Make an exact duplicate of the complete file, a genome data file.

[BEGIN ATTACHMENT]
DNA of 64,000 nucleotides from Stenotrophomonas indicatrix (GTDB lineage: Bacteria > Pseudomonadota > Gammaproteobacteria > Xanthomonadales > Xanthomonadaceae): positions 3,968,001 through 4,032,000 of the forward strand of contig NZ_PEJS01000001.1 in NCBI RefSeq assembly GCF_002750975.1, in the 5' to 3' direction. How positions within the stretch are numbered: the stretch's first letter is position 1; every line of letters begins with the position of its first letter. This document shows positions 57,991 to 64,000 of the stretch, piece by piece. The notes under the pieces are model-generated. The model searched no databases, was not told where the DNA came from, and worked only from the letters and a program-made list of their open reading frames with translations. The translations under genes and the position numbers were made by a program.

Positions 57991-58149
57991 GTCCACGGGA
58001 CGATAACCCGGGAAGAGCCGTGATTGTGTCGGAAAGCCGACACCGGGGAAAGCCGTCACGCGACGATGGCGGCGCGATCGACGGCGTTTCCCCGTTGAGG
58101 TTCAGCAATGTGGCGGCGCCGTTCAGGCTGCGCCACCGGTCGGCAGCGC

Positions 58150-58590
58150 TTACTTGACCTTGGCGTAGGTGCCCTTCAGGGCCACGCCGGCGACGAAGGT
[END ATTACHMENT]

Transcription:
DNA of 64,000 nucleotides from Stenotrophomonas indicatrix (GTDB lineage: Bacteria > Pseudomonadota > Gammaproteobacteria > Xanthomonadales > Xanthomonadaceae): positions 3,968,001 through 4,032,000 of the forward strand of contig NZ_PEJS01000001.1 in NCBI RefSeq assembly GCF_002750975.1, in the 5' to 3' direction. How positions within the stretch are numbered: the stretch's first letter is position 1; every line of letters begins with the position of its first letter. This document shows positions 57,991 to 64,000 of the stretch, piece by piece. The notes under the pieces are model-generated. The model searched no databases, was not told where the DNA came from, and worked only from the letters and a program-made list of their open reading frames with translations. The translations under genes and the position numbers were made by a program.

Positions 57991-58149
57991 GTCCACGGGA
58001 CGATAACCCGGGAAGAGCCGTGATTGTGTCGGAAAGCCGACACCGGGGAAAGCCGTCACGCGACGATGGCGGCGCGATCGACGGCGTTTCCCCGTTGAGG
58101 TTCAGCAATGTGGCGGCGCCGTTCAGGCTGCGCCACCGGTCGGCAGCGC

Positions 58150-58590
58150 TTACTTGACCTTGGCGTAGGTGCCCTTCAGGGCCACGCCGGCGACGAAGGT